Purple pod pigments
It started with a packet of heirloom pole bean seeds—a gift to this Newscriptster for the holidays. Planted in a no-till suburban garden in the spring, the seedlings shot up as if they had jumped from the pages of the “Jack and the Beanstalk” fairy tale, quickly growing over a trellis. By summer, the fast-growing vines wound their way over tall, nearby tomato plants and had to be whacked back.
The pruning didn’t stop the legumes from bearing plenty of beans with gorgeous deep-reddish-purple pods. But the purple hue disappeared when the beans were steamed, rendering the pods green. The Newscripts gang wanted to know why that happened. What is behind the beans’ color, and why is it fickle?
The likely answer to the color question is anthocyanins—a broad class of plant pigments that impart shades of blue, purple, and red.Food chemist Cordelia A. Running, a professor of nutrition and food sciences at Purdue University, identifies two likely suspects responsible for the bean pods’ purple pigmentation, both anthocyanins. Either or both could be present in any purple bean, depending on the variety, she tells Newscripts.
One is delphinidin, the chemical that gives the flowers of delphiniums and North American violets their blue or purple colors. Delphinidin is an antioxidant and also occurs in blueberries, cranberries, and concord grapes.
The second anthocyanin that may lurk in the bean pods is cyanidin, which differs from delphinidin by having one less hydroxyl group. In addition to the bean pods, cyanidin occurs in blackberries, blueberries, cherries, and red cabbage.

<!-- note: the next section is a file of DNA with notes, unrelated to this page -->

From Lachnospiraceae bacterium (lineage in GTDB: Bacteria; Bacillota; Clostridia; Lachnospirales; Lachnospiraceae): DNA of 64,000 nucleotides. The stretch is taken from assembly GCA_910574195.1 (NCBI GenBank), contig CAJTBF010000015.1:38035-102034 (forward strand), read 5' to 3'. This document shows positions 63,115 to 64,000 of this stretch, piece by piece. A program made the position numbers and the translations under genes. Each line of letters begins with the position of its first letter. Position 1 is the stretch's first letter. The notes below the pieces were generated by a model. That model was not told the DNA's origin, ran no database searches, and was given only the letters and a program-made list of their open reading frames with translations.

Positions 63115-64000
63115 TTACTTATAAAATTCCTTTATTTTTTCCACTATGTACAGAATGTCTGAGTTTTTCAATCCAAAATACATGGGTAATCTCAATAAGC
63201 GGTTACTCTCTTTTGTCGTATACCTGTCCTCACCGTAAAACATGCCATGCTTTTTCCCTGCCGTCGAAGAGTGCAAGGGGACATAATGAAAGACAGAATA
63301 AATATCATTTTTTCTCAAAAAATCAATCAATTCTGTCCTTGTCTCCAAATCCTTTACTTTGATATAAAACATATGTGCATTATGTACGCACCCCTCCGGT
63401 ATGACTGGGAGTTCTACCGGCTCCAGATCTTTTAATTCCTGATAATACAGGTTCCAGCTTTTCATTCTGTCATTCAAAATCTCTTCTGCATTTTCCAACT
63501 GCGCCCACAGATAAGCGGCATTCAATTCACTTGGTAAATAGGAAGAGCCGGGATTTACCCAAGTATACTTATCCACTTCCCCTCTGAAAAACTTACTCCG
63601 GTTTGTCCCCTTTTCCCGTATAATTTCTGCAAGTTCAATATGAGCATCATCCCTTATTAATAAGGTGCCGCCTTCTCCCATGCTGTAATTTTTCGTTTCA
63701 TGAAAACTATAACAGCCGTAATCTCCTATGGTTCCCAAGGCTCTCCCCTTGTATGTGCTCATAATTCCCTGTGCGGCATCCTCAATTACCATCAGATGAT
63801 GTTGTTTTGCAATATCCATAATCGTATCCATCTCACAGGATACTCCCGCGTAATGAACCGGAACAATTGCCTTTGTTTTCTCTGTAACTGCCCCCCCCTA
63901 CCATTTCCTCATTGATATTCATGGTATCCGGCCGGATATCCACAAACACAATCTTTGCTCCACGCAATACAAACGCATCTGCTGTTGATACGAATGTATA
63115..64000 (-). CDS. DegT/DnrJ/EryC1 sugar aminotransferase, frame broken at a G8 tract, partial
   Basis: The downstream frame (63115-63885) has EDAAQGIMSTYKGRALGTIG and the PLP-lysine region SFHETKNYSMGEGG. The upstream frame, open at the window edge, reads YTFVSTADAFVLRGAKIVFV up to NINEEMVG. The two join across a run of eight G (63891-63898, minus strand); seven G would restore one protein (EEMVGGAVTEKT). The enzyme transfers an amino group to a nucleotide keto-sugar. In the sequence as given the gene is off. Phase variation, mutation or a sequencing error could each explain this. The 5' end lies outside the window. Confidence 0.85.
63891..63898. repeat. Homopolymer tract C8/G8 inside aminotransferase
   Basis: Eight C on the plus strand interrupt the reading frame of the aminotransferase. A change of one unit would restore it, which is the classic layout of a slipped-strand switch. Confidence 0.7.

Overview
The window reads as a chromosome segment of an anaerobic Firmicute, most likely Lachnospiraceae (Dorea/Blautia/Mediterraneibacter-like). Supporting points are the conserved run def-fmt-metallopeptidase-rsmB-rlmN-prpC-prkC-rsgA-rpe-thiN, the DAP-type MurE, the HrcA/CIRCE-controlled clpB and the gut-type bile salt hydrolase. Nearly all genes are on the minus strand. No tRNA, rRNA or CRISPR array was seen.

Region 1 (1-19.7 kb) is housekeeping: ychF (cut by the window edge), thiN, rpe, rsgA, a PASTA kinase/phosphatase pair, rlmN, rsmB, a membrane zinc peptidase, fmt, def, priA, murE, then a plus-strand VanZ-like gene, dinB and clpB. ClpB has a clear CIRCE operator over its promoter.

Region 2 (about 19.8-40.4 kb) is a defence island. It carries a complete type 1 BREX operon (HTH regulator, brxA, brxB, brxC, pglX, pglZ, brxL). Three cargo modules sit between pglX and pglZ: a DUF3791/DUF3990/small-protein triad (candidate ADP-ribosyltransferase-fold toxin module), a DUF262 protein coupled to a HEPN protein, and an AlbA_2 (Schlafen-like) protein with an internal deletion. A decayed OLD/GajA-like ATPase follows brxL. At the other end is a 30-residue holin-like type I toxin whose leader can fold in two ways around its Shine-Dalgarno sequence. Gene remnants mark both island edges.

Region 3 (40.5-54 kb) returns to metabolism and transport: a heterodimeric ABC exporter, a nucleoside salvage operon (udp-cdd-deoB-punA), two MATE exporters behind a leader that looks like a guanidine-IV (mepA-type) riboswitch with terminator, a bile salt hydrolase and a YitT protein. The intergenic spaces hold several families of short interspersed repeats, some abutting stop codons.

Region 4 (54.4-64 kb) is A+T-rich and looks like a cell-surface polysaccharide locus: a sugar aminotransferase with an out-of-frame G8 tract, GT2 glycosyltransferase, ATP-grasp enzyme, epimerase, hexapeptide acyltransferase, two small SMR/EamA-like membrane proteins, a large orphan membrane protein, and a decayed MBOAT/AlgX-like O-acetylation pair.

“These typically have glycosides or acetyl groups on them,” Running says of delphinidin and cyanidin inside growing plants. “Those side groups seem to be part of what makes them more—or less—resistant to losing the color when heated.” This Newscriptster’s purple beans apparently have pigments sporting such functional groups that make beans go green when cooked.
Nevertheless, there’s hope for cooks who want to gussy up a Thanksgiving bean casserole with purple pods. Plant breeders are working to develop beans and other purple veggies that don’t lose their color when heated, Running says.
Dazzling, cooling white paint
Plant pigments aren’t the only colors that Purdue scientists work with. Researchers at the university have concocted the world’s whitest paint, according to Guinness World Records 2022.
The researchers’ goal wasn’t to set a world record. Xiulin Ruan, a professor of mechanical engineering at Purdue who invented the paint with his team, sought to create a paint that would reflect sunlight from buildings. They want to help save energy and fight climate change.
Ruan’s team used barium sulfate nanoparticles, which are highly reflective, to make the white acrylic paint. The reflective ability of a BaSO4 nanoparticle depends on its size: each size scatters a different part of the light spectrum. The researchers used a variety of particle sizes, allowing the paint to reflect a broad spectral range of light.
In a paper published in April, they report that the paint reflects 98.1% of the solar radiation that strikes it. Remarkably, the paint emits more infrared light—heat—than it absorbs, meaning this coating cools the surface it’s applied to (ACS Appl. Mater. Interfaces 2021, DOI: 10.1021/acsami.1c02368). In contrast, commercial white paints get warmer in the presence of sunlight.
Ruan’s team estimates that using the new paint to cover a roof area of about 93 m2 could result in a cooling power of 10 kW. “That’s more powerful than the air conditioners used by most houses,” Ruan says in a news release.
The researchers are working with a company to manufacture and market the paint.
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